|RUSSELL R. MAGGARD,||
Mr. Maggard was convicted by a jury in Kansas state court of two counts of arson. He was sentenced to two consecutive terms of five to ten years imprisonment, which was then doubled under the Kansas Habitual Criminal Act, Kan. Stat. Ann. § 21-4504, to consecutive terms of ten to twenty years. On direct appeal, the Kansas Court of Appeals ("KCOA") affirmed Mr. Maggard's conviction but remanded the case for resentencing because, in the court's view, the trial court imposed a habitual criminal increase without competent evidence of Mr. Maggard's prior convictions. On remand, the trial court imposed the same sentence but "without articulating a statutory basis for its discretionary conclusion," State v. Maggard, No. 71,558 (Kan. Ct. App. Feb 3, 1995) (quoted at R. Doc. 8 at 6), and so the case was again remanded by the KCOA for resentencing. Finally, the trial court resentenced Mr. Maggard to the same term, and the KCOA affirmed the sentence in 1998. State v. Maggard, 953 P.2d 1379 (Kan. Ct. App. 1998). Mr. Maggard's post-conviction appeal to the Kansas state courts was unsuccessful, Maggard v. State, 11 P.3d 89 (Kan. Ct. App. 2000), and he filed a request for federal habeas relief in 2001.
Mr. Maggard raised four claims before the federal district court and reasserts them on appeal: (1) the failure to bring him to trial within the time provisions of the Interstate Agreement on Detainers Act ("IAD"), 18 U.S.C. App. § 2, violated his constitutional rights, (2) the trial court's failure to conduct an evidentiary hearing prior to introduction of prior bad acts evidence violated his due process rights, (3) ineffective assistance of appellate counsel, and (4) ineffective assistance of trial counsel.
We have carefully reviewed Mr. Maggard's brief, the district court's thorough disposition, and the record on appeal. Nothing in the facts, the record on appeal, or Petitioner's brief raises an issue which meets our standards for the grant of a COA. For substantially the same reasons as set forth by the district court in its order of April 22, 2002, R. Doc. 8, we cannot say "that reasonable jurists could debate whether (or, for that matter, agree that) the petition should have been resolved in a different manner." Slack v. McDaniel, 529 U.S. 473, 484 (2000) (quotations omitted).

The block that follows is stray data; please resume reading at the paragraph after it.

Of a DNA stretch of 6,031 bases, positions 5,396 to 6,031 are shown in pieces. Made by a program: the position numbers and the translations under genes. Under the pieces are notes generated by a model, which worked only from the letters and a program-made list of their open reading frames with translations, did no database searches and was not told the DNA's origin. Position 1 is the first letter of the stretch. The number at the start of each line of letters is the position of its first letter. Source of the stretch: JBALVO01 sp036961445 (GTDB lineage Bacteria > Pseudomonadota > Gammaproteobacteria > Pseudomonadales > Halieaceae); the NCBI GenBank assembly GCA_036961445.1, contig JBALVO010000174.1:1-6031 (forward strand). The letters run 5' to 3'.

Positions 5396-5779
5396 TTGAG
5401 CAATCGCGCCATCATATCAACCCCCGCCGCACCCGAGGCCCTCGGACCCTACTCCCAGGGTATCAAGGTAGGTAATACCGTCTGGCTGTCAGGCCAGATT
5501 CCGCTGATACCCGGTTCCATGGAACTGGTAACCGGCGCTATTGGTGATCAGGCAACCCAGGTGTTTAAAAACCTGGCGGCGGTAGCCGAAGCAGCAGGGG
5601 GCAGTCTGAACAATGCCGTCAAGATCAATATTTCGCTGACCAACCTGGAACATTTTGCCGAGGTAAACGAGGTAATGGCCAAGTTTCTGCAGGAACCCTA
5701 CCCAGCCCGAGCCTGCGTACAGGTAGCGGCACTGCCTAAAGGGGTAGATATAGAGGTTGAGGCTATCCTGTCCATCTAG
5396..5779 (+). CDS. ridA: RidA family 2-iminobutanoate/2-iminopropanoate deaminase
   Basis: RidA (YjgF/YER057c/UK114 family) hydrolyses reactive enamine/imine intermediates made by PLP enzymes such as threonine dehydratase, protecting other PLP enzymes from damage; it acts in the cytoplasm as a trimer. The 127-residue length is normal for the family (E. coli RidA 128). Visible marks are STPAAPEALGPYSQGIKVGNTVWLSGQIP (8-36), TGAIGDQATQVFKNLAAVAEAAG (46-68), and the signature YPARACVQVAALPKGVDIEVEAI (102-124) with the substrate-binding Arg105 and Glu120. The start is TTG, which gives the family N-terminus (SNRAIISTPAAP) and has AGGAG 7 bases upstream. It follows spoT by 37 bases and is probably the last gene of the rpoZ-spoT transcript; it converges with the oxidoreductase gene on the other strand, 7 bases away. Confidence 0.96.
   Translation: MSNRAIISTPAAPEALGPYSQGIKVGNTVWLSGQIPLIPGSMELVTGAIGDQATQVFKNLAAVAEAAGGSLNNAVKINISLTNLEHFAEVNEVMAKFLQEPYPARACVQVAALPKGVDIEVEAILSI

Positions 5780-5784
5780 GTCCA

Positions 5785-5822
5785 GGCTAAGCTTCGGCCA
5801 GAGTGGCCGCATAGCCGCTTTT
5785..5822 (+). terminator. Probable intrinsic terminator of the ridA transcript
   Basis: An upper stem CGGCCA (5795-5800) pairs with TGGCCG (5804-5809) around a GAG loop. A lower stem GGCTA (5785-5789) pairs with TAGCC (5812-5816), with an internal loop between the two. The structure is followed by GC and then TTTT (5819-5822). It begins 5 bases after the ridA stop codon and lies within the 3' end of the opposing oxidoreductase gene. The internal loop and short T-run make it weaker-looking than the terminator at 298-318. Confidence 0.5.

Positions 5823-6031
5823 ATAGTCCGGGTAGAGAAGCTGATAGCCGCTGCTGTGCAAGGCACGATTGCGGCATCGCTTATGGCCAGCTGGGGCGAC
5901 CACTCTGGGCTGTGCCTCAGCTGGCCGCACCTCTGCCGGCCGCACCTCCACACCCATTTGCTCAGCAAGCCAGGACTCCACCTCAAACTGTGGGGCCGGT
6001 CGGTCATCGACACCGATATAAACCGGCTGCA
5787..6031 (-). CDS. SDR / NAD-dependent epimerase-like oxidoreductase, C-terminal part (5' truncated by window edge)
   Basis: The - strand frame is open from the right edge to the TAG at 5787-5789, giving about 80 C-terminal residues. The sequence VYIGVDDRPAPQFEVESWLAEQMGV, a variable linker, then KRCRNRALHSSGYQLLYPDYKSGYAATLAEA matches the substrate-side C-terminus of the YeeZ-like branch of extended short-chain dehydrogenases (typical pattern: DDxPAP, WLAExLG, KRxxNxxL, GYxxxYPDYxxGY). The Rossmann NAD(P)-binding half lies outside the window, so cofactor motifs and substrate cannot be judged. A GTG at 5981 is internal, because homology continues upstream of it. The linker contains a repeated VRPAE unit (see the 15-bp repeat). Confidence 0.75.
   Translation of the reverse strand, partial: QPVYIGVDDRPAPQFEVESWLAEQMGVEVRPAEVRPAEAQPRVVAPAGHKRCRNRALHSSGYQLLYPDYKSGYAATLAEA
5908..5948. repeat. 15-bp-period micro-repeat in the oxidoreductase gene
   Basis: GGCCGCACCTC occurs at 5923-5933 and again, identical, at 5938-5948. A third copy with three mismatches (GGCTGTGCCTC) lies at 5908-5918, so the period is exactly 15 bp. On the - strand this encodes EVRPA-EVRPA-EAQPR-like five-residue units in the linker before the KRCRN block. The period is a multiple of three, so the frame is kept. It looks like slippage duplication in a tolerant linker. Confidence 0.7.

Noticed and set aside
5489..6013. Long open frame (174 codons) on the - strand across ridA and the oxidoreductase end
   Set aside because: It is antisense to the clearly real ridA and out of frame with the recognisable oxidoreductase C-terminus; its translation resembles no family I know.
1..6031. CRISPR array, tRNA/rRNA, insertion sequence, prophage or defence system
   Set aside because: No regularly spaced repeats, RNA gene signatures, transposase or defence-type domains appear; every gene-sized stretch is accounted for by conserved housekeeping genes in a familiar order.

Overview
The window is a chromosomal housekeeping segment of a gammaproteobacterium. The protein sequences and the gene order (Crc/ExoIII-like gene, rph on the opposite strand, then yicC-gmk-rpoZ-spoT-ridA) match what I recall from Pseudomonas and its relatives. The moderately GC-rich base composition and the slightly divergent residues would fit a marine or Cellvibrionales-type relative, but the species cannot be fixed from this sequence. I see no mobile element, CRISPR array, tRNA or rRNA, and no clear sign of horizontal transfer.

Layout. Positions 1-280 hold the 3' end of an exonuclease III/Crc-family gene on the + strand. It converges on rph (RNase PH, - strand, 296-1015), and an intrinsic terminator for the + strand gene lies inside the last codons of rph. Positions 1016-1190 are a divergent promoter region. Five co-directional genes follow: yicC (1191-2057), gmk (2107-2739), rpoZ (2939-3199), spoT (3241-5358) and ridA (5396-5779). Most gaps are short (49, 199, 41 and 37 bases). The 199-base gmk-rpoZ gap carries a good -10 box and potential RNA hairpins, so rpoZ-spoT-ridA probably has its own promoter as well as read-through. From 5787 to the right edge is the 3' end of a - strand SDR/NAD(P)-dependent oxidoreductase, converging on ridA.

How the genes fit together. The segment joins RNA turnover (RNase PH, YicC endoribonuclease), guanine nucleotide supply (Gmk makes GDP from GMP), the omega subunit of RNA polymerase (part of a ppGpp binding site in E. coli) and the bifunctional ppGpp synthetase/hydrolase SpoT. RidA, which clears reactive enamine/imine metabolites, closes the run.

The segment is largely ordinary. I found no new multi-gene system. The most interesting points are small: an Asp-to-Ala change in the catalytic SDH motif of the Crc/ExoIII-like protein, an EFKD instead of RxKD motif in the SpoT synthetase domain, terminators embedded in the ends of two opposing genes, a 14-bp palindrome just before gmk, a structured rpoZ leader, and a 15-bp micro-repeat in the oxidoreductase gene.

In particular, Mr. Maggard relies upon New York v. Hill, 528 U.S. 110 (2000), as supporting the notion that a violation of the IAD is cognizable under § 2254. The case came to the Supreme Court from the New York Court of Appeals, and held that defense counsel could waive a defendant's speedy trial rights under the IAD. Hill, 528 U.S. at 114. It does not directly or by implication suggest that an IAD violation is cognizable under § 2254. Even if we were to so find, Mr. Maggard has not alleged facts sufficient to support a "substantial showing of the denial of a constitutional right" as required by 28 U.S.C. § 2253(c)(2). Absent here is any showing of "special circumstances" that drive the IAD violationsif in fact they occurredto the level of depriving Mr. Maggard of some constitutionally protected right. Greathouse v. United States, 655 F.2d 1032, 1034 (10th Cir. 1981).
So also Mr. Maggard's objections to the trial court's admission of prior bad acts evidence do not rise to the level of denial of a constitutional right, and mere errors of state law cannot form the basis for habeas relief. See Estelle v. McGuire, 502 U.S. 62, 67 (1991) ("[F]ederal habeas corpus relief does not lie for errors of state law.") (citations omitted). This court will not, as a general matter, revisit state court evidentiary rulings "unless the rulings in question rendered the trial so fundamentally unfair as to constitute denial of federal constitutional rights." Moore v. Marr, 254 F.3d 1235, 1246 (10th Cir. 2001) (quotation omitted).
Finally, Mr. Maggard's ineffective assistance claims were rejected by the Kansas Supreme Court due to a procedural bar, and, because the decision of the state court rested on an "independent and adequate" state procedural ground, this Court cannot review it absent a showing of "cause" and "prejudice." See Coleman v. Thompson, 501 U.S. 722, 750 (1991) ("In all cases in which a state prisoner has defaulted his federal claims in state court pursuant to an independent and adequate state procedural rule, federal habeas review of the claims is barred unless the prisoner can demonstrate cause for the default and actual prejudice as a result of the alleged violation of federal law."). Moreover, petitioner has failed to satisfy the "prejudice" prong of the test for constitutionally ineffective assistance of counsel insofar as nothing in the record indicates that there is a reasonable probability that the result of the proceedings would have been different but for Mr. Maggard's counsels' alleged transgressions.
Accordingly, we DENY Petitioner's request for a COA and DISMISS the appeal.
Entered for the Court
Paul J. Kelly, Jr.
*. This order and judgment is not binding precedent, except under the doctrines of law of the case, res judicata, and collateral estoppel. This court generally disfavors the citation of orders and judgments; nevertheless, an order and judgment may be cited under the terms and conditions of 10th Cir. R. 36.3.
2. After examining the briefs and the appellate record, this three-judge panel has determined unanimously that oral argument would not be of material assistance in the determination of this appeal. See Fed. R. App. P. 34(a); 10th Cir. R. 34.1(G). The case is therefore ordered submitted without oral argument.